Git remove duplicate commits

After some playing with remotes I ended up with all my commits being doubled. E.g. instead of


I got

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    where doubled commits has same names but different hashes. The problem is I noticed it too late and not I added a good bunch of commits on top of it.

    Is there a way to remove duplicate commits and not not loose ones I added over?

    P.S.: If it will help I have a copy of a repository before my experiments with remotes.

    Thanks a lot in advance.

    UPDATE As many of you asked here is how ended up like this: I have a repo R1 then I created another one R2. At my local copy which was up to date with R1 I changed origins to R2 and tried to push but some large files were rejected by github. So I did git filter-branch --index-filter 'git rm --cached --ignore-unmatch filename' which made git think repositories are different. Then I pushed all to R2 made some commits and decided to switch back to R1 changed origin again and pushed. Then I added some more commits to R1.

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  • 3 Solutions collect form web for “Git remove duplicate commits”

    With a bit of shell magic, grepping and a lot of confidence, then the answer is probably “yes”. But I’d be too leery of completely messing things up to squash over 3000 commits with a single command!

    However, you can do it (moderately) interactively by using interactive rebasing. It’s a bit laborious, but you have good control over what’s happening and you get good feedback from git.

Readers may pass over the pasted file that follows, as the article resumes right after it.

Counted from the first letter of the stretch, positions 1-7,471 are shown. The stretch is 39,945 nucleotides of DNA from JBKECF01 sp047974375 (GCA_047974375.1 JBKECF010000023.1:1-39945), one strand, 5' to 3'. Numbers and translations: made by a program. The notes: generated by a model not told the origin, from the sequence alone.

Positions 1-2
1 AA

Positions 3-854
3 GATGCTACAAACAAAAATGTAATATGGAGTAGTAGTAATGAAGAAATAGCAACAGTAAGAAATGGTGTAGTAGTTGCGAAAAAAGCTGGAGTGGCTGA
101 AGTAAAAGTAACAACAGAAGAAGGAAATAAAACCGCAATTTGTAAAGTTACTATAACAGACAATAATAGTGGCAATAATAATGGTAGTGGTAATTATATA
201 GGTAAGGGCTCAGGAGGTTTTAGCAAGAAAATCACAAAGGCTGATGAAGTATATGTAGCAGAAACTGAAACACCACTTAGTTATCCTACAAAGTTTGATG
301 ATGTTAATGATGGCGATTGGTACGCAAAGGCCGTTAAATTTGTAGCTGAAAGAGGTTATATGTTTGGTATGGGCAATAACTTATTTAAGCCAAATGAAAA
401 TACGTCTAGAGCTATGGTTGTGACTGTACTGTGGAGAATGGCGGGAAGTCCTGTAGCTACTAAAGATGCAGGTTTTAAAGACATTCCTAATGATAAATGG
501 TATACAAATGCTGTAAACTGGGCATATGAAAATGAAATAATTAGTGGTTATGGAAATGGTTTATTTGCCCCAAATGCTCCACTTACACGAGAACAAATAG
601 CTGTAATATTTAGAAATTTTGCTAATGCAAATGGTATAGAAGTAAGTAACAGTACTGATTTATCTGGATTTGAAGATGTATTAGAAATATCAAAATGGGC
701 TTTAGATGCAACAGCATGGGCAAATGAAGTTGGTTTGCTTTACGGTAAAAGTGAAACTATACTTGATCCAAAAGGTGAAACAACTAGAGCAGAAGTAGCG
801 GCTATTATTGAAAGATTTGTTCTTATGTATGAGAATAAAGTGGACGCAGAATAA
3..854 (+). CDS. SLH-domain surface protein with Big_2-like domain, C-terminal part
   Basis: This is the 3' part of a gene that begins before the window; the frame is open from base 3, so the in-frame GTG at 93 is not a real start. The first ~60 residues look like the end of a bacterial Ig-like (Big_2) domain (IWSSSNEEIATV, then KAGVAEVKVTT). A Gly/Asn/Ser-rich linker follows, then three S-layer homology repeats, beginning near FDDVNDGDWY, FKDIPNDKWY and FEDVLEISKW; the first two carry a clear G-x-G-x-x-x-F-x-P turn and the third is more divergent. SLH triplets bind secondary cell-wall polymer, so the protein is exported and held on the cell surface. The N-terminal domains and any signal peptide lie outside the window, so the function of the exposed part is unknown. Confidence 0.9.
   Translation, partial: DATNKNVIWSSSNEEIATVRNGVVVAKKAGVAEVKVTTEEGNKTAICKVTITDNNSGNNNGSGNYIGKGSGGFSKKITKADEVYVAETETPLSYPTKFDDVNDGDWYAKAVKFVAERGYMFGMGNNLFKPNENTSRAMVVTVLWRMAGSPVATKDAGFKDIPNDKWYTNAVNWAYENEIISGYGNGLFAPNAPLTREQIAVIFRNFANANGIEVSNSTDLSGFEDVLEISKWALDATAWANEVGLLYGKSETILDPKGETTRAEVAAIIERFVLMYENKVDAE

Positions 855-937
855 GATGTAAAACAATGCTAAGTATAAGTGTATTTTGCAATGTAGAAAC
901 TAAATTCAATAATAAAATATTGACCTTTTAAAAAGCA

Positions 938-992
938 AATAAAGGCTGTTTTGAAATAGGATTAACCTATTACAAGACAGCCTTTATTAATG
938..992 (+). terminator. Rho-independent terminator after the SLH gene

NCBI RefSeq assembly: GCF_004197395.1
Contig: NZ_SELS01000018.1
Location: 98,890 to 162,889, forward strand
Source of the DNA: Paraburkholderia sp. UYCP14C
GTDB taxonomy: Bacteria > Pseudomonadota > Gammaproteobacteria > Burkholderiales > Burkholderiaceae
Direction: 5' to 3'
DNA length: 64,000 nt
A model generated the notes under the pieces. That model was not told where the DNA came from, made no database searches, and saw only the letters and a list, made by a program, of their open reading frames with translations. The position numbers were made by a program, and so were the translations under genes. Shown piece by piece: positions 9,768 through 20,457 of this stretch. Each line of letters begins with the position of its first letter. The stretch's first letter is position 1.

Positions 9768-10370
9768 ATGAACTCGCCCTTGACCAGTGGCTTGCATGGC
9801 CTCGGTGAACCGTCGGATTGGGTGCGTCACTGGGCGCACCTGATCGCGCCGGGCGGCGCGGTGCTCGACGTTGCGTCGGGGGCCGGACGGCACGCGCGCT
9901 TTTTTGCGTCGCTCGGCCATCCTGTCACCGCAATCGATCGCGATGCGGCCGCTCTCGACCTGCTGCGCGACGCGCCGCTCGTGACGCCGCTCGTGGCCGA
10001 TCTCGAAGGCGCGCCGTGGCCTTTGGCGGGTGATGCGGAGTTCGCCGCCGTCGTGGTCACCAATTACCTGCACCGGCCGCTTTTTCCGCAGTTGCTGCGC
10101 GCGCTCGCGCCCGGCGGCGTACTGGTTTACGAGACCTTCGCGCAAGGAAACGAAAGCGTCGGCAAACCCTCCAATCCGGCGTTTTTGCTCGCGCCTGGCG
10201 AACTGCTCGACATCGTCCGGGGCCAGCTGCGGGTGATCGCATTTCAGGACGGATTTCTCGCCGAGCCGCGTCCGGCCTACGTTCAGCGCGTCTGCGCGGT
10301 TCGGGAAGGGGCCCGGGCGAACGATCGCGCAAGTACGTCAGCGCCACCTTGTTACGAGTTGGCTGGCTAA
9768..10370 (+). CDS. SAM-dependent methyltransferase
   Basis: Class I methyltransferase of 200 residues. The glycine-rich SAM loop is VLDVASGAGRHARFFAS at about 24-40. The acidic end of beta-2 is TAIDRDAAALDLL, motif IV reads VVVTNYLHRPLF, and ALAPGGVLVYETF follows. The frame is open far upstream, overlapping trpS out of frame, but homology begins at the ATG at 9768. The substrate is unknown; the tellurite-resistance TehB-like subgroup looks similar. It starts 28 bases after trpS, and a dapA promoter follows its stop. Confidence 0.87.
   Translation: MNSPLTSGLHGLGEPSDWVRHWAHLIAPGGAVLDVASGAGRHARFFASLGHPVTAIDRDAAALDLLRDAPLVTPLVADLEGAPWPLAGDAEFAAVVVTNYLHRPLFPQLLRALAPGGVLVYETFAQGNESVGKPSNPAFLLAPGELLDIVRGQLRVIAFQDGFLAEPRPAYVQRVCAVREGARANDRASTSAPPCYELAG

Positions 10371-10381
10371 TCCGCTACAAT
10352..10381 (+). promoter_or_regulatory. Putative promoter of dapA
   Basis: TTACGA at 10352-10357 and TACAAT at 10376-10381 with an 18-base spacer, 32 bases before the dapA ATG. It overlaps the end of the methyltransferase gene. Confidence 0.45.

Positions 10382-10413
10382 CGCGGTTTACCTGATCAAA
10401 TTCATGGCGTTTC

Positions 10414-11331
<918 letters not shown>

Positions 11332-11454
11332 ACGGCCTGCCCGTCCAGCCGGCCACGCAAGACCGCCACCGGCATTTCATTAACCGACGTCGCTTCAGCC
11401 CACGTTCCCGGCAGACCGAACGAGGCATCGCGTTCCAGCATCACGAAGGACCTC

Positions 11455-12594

git rebase -i #commit id where you want to start squashing#

    This will bring up an interactive session. Switch everything but the first commit on the stack to
    fixup or squash.

    pick 07520cd Caught file exists issue. # this is last commit
    fixup 3b71b9f Added README.            # fixup will squash the commit
    # Rebase b041966..3b71b9f onto b041966
    # Commands:
    #  p, pick = use commit
    #  r, reword = use commit, but edit the commit message
    #  e, edit = use commit, but stop for amending
    #  s, squash = use commit, but meld into previous commit
    #  f, fixup = like "squash", but discard this commit's log message
    #  x, exec = run command (the rest of the line) using shell
    # These lines can be re-ordered; they are executed from top to bottom.
    # If you remove a line here THAT COMMIT WILL BE LOST.
    # However, if you remove everything, the rebase will be aborted.
    # Note that empty commits are commented out

    I have a git koan (koan 8) that walks you through git rebase -i. (work in progress)


    An the end I decided in favour of cherrypicking.

    Git Baby is a git and github fan, let's start git clone.